"Harvey and I have things to do ... we sit in the bars ... have a drink or two ... play the jukebox. Very soon the faces of all the other people turn towards me, and they smile. They say, 'We don't know your name, mister, but you're a very nice fellow.' Harvey and I warm ourselves in these golden moments. We came as strangers — soon we have friends. They come over. They sit with us. They drink with us. They talk to us. They tell us about the great big terrible things they've done and the great big wonderful things they're going to do. Their hopes, their regrets. Their loves, their hates. All very large, because nobody ever brings anything small into a bar. Then I introduce them to Harvey, and he's bigger and grander than anything they can offer me. And when they leave, they leave impressed. The same people seldom come back, but that's — that's envy, my dear. There's a little bit of envy in the best of us."
Elwood P. Dowd (James Stewart)
Jimmy Stewart is one of my favorite actors, and he has been in some of my favorite movies, but my very favorite Jimmy Stewart performance of all was the one he gave in "Harvey," which premiered 65 years ago today.
As she so often did, my mother introduced me to that movie. She laughed at eventual Best Supporting Actress winner Josephine Hull, who played Stewart's sister, when she delivered lines like "Myrtle Mae, you have a lot to learn, and I hope you never learn it."
Myrtle Mae was her daughter (played by Victoria Horne), and Hull was always giving her advice about men, such as "Oh, Myrtle, don't be didactic. It's not becoming in a young girl. Besides, men loathe it."
I laughed, too, and I still do when I watch "Harvey." Josephine Hull reminded me then — and she still reminds me today — of the older women I knew when I was growing up.
Harvey was a pooka, a six–foot invisible rabbit — or, as Stewart (as Elwood P. Dowd) said in the movie, "Six feet 3½ inches. Now let's stick to the facts."
Speaking of the facts, Stewart was 6–foot–4 and wanted to change Harvey's height from what it had been in the original play. But the folks who made the movie wouldn't give in on that point.
Stewart played a mild–mannered tippler who was always embarrassing his family with his invisible rabbit — which led to some pretty delicious dialogue. With writing like that, it was no wonder the play on which the movie was based was such a hit.
For example, at an afternoon tea party, Hull and Horne had a delightful conversation with an elderly aunt, who noticed that Elwood wasn't around and wanted to know if "Elwood sees anyone these days."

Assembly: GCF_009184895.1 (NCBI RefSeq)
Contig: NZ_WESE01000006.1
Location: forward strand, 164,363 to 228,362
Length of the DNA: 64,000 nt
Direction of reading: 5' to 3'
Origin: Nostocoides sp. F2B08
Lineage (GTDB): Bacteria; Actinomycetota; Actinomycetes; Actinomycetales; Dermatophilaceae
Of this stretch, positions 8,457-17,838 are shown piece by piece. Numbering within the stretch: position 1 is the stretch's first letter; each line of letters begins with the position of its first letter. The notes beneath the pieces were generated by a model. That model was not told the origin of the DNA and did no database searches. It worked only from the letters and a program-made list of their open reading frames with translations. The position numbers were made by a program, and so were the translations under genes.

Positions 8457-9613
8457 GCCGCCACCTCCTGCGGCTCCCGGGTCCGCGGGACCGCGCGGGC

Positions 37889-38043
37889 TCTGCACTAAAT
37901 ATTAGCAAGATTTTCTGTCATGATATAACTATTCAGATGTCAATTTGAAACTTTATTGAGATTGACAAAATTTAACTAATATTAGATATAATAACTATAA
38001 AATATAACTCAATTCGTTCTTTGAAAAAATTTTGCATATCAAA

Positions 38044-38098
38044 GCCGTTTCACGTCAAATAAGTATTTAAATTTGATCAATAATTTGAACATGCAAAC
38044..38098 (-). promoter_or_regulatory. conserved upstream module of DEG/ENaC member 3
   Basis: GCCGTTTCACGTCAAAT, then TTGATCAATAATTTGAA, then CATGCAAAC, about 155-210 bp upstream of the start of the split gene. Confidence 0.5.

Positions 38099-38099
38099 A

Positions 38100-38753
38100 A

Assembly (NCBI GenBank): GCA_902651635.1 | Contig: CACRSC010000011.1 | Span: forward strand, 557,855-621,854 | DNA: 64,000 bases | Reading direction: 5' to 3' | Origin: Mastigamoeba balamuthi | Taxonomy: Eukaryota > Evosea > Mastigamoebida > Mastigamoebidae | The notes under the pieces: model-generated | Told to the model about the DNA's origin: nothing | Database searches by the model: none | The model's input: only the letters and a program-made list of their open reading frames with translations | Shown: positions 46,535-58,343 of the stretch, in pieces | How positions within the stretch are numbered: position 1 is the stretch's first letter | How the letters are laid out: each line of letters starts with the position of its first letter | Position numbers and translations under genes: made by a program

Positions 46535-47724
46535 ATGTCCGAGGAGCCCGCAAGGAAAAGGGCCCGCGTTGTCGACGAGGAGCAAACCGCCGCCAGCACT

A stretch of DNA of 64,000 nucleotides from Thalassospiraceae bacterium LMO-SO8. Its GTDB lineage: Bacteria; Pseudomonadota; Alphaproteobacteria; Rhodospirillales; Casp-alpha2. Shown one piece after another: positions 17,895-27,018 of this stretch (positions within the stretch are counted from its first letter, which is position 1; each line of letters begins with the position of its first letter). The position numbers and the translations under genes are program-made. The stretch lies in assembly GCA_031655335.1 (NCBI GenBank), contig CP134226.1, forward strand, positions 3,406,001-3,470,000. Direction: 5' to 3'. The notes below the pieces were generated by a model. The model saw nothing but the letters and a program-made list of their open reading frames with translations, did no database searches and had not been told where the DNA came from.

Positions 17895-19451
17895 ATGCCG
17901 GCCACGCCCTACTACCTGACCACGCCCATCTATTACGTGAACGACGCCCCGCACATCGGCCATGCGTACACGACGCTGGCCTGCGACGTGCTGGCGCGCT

"Oh, yes, Aunt Ethel," Myrtle Mae replied, "he does."
But no one else could see Harvey. Well, almost no one.
At one point, Hull confessed there were times when she thought she could see Harvey, too. And a doctor at the sanatorium where Hull tried to commit Stewart spoke of seeing Harvey as well.
But everyone else seemed to think Stewart was nuts — even though there was ample evidence that Harvey the pooka really did exist.
Anyway, whether Hull really did see Harvey or not, she conspired to have her brother committed to that sanatorium I mentioned earlier. When the head of the sanatorium told Stewart what his sister had done — "This sister of yours is at the bottom of a conspiracy against you. She's trying to persuade me to lock you up. Today she had commitment papers drawn up. She has your power of attorney and the key to your safety box, and she brought you here!" — Stewart's disarming reply was "She did all that in one afternoon. That Veta certainly is a whirlwind, isn't she?"
Stewart had several conversations with the head of the sanatorium (Cecil Kellaway), at one point getting the doctor to talk about his secret desires, the greatest of which seemed to be to spend two weeks in Akron, Ohio, with a woman whose name he didn't know. They would drink cold beer, and he would tell her of his life, and she would pat his hand and say, "You poor, poor thing."
"Wouldn't that get a little monotonous," Stewart wanted to know, "just Akron, cold beer and 'poor, poor thing' for two weeks?"
Wallace Ford was a character actor who probably was best known for his westerns, but he played a crucial role in "Harvey" as a taxi driver who drove Stewart to the sanatorium, where he was scheduled to be given an injection of a serum that would bring him back to the reality his sister wanted for him.
The cab driver tried to explain to Veta that it wouldn't be a good thing.
"I've been driving this route for 15 years," he said to her. "I've brought 'em out here to get that stuff, and I've drove 'em home after they had it. It changes them. On they way out here, they sit back and enjoy the ride. They talk to me. Sometimes we stop and watch the sunset and look at the birds fly. And sometimes we stop and watch the birds when there ain't no birds. And look at the sunset when it's raining. We have a swell time. And I always get a big tip."
"But afterwards, uh oh!"
Veta asked him to clarify, and the cabbie was only too happy to do so.
"They crab, crab, crab," he told her. "They yell at me. Watch the lights. Watch the brakes, Watch the intersection. They scream at me to hurry. They got no faith in me or my buggy. Yep, it's the same cab, the same driver. And we're going back over the very same road. It's no fun. And no tips."
Then Ford delivered what has always been the line of the movie for me.
"After this he'll be a perfectly normal human being — and you know what stinkers they are!"
That statement certainly resonated with Veta. She ran back inside the sanatorium demanding to stop the procedure.
And Harvey remained a part of the family.
In addition to Hull, Stewart was nominated for an Oscar, but he lost Best Actor to José Ferrer.